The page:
Take On An Icy Adventure At Club Med Beidahu
Fasten your ski goggles.
“And finally Winter, with its bitin’, whinin’ wind, and all the land will be mantled with snow.”
– Roy Bean
We touch down at Changchun Longjia International Airport, where our breaths fog up as soon as we emerge from the plane. It’s thrilling for Singaporeans, we people of the tropics, to embrace the cold. We are like children discovering what sour tastes like, and then reaching out for the lime again.
The journey from the airport to Club Med Beidahu in Jilin province takes a little under two hours. So, while the road seemingly stretches into infinity, I’m taking mental images of the picturesque surroundings: emancipated trees sticking out of the fresh, white landscape, an off-in-the-distance snow-capped mountain range, a gauze-covered sun.
As there are many Eskimo names for snow, I should be able to come up with a great number of descriptors for the weather as well. “The sky is a gunmetal grey, with peaks of light streaking in every so often that they illuminate the land in a brilliant white.” “It’s as though the earth pulled a thick snow blanket over itself and retreated into hibernation.” Snow gently falls like dead skin off a freshly scratched scalp.” See, easy?
Soon, the flurry starts to resemble static on a TV screen and I’m caught in its spell. And slowly, I doze off into an unmemorable dream.
When it comes to skiing, no one ever thinks of China as the go-to destination. But, in 2007, the Asian Winter Games were held at Beidahu, and now ski resorts are palmed in the middle of the mountain region with Club Med Beidahu being one of them. What makes Beidahu a dream for skiing is its vertical drop of more than 800m, the highest operating vertical in the country, terrain park and 10,000m-worth of cross-country trails.
This is Club Med’s second ski resort in China (the other is in Yubuli, Heilongjiang) to meet the growing number of Chinese interested in winter sports. Most probably, the attraction to this activity might have been bolstered by China’s winning bid for the Winter Olympics in 2022.
We see the ski lodge as we approach the Beidahu region. With the resort standing four-storeys high, it’s bigger than I imagined. There’s the main structure, called the Botanic Building, and a connected additional wing whose entire concept is an homage to the seventh art: director chairs double as seats, a mural depicts personalities from the Golden Age of Hollywood; studio lights act as illumination for the room. There’s a dedicated children’s room, where for a small fee, your brood will be tended to by a professional, as you, the parent, get out onto the snow and ski for as long as your kids don’t start wondering where you are. The basement holds après-ski facilities like karaoke, video games and a spa.
We get off the bus and enter the lobby where we are greeted by a smiling retinue who applaud, dance and sing some catchy unnameable tune. At the time, the resort isn’t open to the public yet and we’re the first few to check in. A roving camera crew, in the back, is setting up a shot, trying to get B-rolls for their project. We tarry at the Pine Lounge in the lobby, nursing a warm welcome drink while we get checked in.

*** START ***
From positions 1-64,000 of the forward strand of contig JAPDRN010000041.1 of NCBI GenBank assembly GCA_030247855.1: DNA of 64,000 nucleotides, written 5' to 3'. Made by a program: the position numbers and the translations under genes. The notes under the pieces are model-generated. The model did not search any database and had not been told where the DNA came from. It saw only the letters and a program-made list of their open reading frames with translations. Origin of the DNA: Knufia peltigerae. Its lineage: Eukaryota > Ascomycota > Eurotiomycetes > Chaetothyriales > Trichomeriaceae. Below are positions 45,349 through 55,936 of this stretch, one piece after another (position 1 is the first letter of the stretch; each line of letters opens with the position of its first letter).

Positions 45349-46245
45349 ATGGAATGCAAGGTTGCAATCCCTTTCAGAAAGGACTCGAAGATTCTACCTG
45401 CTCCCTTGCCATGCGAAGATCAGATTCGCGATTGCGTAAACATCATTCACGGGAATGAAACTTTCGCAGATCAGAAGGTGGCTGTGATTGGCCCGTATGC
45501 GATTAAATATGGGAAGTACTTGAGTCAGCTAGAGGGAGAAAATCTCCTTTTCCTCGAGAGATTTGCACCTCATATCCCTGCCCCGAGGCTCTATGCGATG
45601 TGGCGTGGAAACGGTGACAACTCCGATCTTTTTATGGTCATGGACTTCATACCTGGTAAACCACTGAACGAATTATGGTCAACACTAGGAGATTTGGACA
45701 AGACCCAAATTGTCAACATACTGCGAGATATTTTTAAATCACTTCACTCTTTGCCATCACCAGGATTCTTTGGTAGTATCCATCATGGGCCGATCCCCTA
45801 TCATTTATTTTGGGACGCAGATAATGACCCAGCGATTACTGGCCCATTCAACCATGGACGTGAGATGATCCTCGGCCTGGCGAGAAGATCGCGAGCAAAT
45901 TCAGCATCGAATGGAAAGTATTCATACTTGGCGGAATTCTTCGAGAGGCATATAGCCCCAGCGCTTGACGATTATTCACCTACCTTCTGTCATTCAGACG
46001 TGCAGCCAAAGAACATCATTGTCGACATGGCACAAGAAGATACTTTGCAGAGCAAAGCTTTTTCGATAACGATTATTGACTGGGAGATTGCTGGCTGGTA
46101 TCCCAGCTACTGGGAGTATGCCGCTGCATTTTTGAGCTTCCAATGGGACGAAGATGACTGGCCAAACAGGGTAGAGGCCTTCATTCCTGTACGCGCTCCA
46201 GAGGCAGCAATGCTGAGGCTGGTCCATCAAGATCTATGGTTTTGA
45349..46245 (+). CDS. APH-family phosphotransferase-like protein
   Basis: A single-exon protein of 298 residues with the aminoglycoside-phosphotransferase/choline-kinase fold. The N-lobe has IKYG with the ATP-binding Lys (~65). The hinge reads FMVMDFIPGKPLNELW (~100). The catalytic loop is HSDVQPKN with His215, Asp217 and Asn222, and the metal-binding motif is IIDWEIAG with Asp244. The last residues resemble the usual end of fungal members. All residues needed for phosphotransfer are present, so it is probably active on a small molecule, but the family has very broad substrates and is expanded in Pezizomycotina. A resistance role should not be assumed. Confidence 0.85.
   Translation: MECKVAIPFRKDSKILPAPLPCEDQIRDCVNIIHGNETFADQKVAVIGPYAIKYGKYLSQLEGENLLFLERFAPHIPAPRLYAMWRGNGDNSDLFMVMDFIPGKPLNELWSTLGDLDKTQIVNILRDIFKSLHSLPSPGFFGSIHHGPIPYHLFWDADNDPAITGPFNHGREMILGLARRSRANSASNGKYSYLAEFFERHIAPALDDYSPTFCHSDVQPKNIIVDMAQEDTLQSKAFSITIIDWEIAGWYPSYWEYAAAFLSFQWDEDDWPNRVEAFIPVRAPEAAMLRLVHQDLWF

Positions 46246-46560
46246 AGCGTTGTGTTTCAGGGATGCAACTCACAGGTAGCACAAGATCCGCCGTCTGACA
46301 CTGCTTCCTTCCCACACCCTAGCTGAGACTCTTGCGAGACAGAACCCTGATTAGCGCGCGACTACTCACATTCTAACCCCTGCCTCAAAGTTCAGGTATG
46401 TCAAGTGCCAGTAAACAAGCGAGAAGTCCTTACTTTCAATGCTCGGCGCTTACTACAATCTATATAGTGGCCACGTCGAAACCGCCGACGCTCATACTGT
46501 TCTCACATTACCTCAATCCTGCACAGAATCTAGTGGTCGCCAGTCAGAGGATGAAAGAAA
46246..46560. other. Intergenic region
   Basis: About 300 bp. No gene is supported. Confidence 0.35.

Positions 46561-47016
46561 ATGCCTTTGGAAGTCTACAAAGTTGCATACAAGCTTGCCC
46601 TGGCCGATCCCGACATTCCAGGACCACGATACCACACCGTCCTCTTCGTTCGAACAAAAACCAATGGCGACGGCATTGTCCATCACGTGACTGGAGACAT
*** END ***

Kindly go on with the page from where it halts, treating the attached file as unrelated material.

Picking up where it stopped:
The bedrock of Club Med is their GOs (Gentil Organisateurs). These are the faces of the resort, ambassadors of fun and concierges like Théo Bérenger, who scurries about tending to a few matters. Tall and sporting close-cropped hair, Bérenger greets a family with a hearty bienvenue. We also meet Jessie Chao, the head honcho of Club Med Beidahu. She’s petite, smiling (is everyone here always this chirpy?) and attired in a pink windbreaker.
She asks if we’re tired from the flight and whether we want to go for a guided tour of the property. For the briefest moment, I look out of the large windows, at a beckoning world. The resort is operational during winter (skiing season lasts from November to April) and, given your limited time here, you’ll want to carpe diem like the average Singaporean. You’ll want to run out and jump into the snow because it looks inviting, like a marshmallow waiting for your body to imprint an angel onto it. You’ll want to ski on the slopes, or ball up snow and throw it at someone’s head. But as they say, when you eat at a restaurant, don’t fill up on the free bread.
“Or maybe you’ll want some lunch,” Chao offers.
At Club Med, what you pay for upfront is the packages, which takes away the stress of coordinating flights, transportation, activities and food. You have the buffet at the Lodge that you can take advantage of. Each day, the amount of food that is brought out for guests could rival Nero’s fabled banquet (without the orgy). If you want something different try a hot pot dinner at Le Petit Bus Rouge, which is a French-style restaurant that serves Chinese. In the other wing of Club Med Beidahu, the place turns into a nightclub, where you can drink and dance at Ula Bar, or watch a performance by the GOs, like we do on the first night of our stay. Not only do the GOs play concierge during the day, they still have to practise for their evening performance. That evening’s entertainment is a song and dance routine, a saxophone performance, and an acrobalance act by Chao and her partner. Afterwards, the GOs lead us to the dance party at Ula Bar. I don’t stay for the entire thing.
While the concierge services are on point, some of the resort facilities are less so. The elevator to my floor is still being maintained as the car operating panel is missing the fourth-floor button. Later on, the missing button is filled… with the number five because the number four sounds like death in the Chinese language. Wi-Fi is also spotty in my room, so much so that I have to sequester myself near the main door to tap enough signal to surf.